**Contents:**

## What is the T Distribution?

Watch the video for an into to the t distribution:

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The **T distribution **(also called **Student’s T Distribution**) is a family of distributions that look almost identical to the normal distribution curve, only a bit shorter and fatter. The t distribution is used instead of the normal distribution when you have small samples (for more on this, see: t-score vs. z-score). The larger the sample size, the more the t distribution looks like the normal distribution. In fact, for sample sizes larger than 20 (e.g. more degrees of freedom), the distribution is almost exactly like the normal distribution.

## How to Calculate the Score for a T Distribution

When you look at the t-distribution tables, you’ll see that you need to know the “df.” This means “degrees of freedom” and is just the sample size minus one.

Step 1: Subtract one from your sample size. This will be your degrees of freedom.

Step 2: Look up the df in the left hand side of the t-distribution table. Locate the column under your alpha level (the alpha level is usually given to you in the question).

**For more detailed steps, including a video**, see: t score formula.

## Uses

The T Distribution (and the associated t scores), are used in hypothesis testing when you want to figure out if you should accept or reject the null hypothesis.

The central region on this graph is the acceptance area and the tail is the rejection region, or regions. In this particular graph of a two tailed test, the rejection region is shaded blue. The area in the tail can be described with z-scores or t-scores. For example, the image to the left shows an area in the tails of 5% (2.5% each side). The z-score would be 1.96 (from the z-table), which represents 1.96 standard deviations from the mean. The null hypothesis will be rejected if z is less than -1.96 or greater than 1.96.

In general, this distribution is used when you have a small sample size (under 30) or you don’t know the population standard deviation. For practical purposes (i.e. in the real world), this is nearly always the case. So, unlike in your elementary statistics class, you’ll likely be using it in real life situations more than the normal distribution. If the size of your sample is large enough, the two distributions are practically the same.

## T distribution on a TI 83

Watch the video for an example:

Can’t see the video? Click here.

Take a look at a traditional textbook T table, and you’ll actually find *many* T tables, which can be a little overwhelming. Instead of poring over tables, you can use a **TI 83 graphing calculator** to assist you in finding T values.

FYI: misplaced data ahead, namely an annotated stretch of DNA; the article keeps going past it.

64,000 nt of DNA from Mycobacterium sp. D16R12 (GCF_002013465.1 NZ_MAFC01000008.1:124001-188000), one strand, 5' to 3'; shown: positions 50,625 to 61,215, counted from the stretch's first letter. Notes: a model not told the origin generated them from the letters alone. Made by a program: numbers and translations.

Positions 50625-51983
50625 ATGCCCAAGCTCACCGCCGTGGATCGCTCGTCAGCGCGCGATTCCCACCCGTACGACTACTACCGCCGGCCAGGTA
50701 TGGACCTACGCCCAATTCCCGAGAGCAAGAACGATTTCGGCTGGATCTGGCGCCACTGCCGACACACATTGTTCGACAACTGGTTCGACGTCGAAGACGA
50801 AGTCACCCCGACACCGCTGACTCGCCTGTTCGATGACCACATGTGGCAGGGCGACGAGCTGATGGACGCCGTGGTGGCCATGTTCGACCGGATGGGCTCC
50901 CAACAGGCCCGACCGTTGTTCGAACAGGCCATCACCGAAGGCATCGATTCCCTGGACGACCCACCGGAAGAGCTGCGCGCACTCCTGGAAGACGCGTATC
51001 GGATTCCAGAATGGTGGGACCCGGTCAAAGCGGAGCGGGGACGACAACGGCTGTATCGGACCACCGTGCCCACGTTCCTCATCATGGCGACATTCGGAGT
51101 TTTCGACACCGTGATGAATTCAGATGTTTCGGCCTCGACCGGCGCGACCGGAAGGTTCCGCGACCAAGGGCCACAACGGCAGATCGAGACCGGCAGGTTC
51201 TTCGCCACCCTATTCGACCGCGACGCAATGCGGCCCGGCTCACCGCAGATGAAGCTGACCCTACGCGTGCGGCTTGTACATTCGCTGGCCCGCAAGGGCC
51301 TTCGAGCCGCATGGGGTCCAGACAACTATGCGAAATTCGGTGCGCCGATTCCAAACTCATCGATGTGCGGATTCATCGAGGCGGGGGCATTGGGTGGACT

You might be asked to find the area under a T curve, or (like Z scores), you might be given a certain area and asked to find the T score.

## Finding a T-Critical-Value on the TI 83

Click here for our article on finding T Critical Values on the TI 83.

## T distribution on a TI 83: Steps

**Example problem**: Find the area under a T curve with degrees of freedom 10 for P( 1 ≤ X ≤ 2 ). Use the t distribution on a TI 83.

**Step 1:** Press 2nd VARS 5 to select **tcdf(**.

**Step 2:** Enter the lower bound, upper bound, and the degrees of freedom. The lower bound is the lowest number and the upper bound is the highest number: 1,2,10

Your screen should now read **tcdf(1,2,10)**

**Step 3:** Press ENTER. The answer is **.133752549**, or about **13.38%**.

That’s how to find a T distribution on a TI 83!

Check out my YouTube channel for more statistics help and tips.

## T-Distribution on the TI-89

For most T-distribution questions, you’ll usually be given all of the information you need to plug into the **calculator and retrieve the T score**. You might be asked to find the area under a T curve, or (like Z scores), you might be given a certain area and asked to find the T score.

## T Distribution on TI 89 Steps

**Note**: You need to have the STAT/LIST editor installed for these procedures. You can download a copy for free from the TI-website.

**Example problem**: Find the area under a T curve with degrees of freedom 10 for P( 1 ≤ X ≤ 2 ).

**Step 1:** Press APPS.

**Step 2:** Press ENTER twice to enter the STATS/LIST Editor.

**Step 3:** Press F5 for **F5Distr**.

**Step 4:** Choose 6 for **6:t Cdf**.

**Step 5:** Enter 1 in the box for **Lower Value**.

**Step 6:** Enter 2 in the box for **Upper Value**.

**Step 7:** Enter 10 in the box for **Deg of Freedom, df**.

**Step 8:** Press ENTER. This returns the result **.133753**.

Example problem: find the T score with a value of 0.25 to the left and df of 10.

**Step 1:** Press APPS.

**Step 2:** Press ENTER twice to enter the STAT/LIST Editor.

**Step 3:** Press F5 for **F5Distr**.

**Step 4:** Press 2 for **Inverse**.

**Step 5:** Press the **right arrow** button.

**Step 6:** Press 2 for **Inverse t** and then press ENTER.

**Step 7:** Enter 0.25 in the **Area** box.

**Step 8:** Enter 10 in the **Deg of Freedom, df** box.

**Step 9:** Press ENTER. The calculator returns the result of **-.699812**.

**Tip**: For P( X ≥ a ), enter 10^99 in the box for Upper Value and for P(X ≤ b), enter 10^99 in the box for Lower Value.

That’s how to find a T Distribution on TI 89!

## More T-Distribution Articles

- How to Construct a Confidence Interval From Data Using the t-Dist.
- T test: What it is and how to calculate it.
- Independent Samples T Test.
- The Satterthwaite Approximation.
- T-Score Formula.

Check out our YouTube channel for hundreds of statistics videos.

## References

Beyer, W. H. CRC Standard Mathematical Tables, 31st ed. Boca Raton, FL: CRC Press, pp. 536 and 571, 2002.

Fisher, R. A. Statistical Methods for Research Workers, 10th ed. Edinburgh: Oliver and Boyd, 1948.

Spiegel, M. R. Schaum’s Outline of Theory and Problems of Probability and Statistics. New York: McGraw-Hill, pp. 116-117, 1992.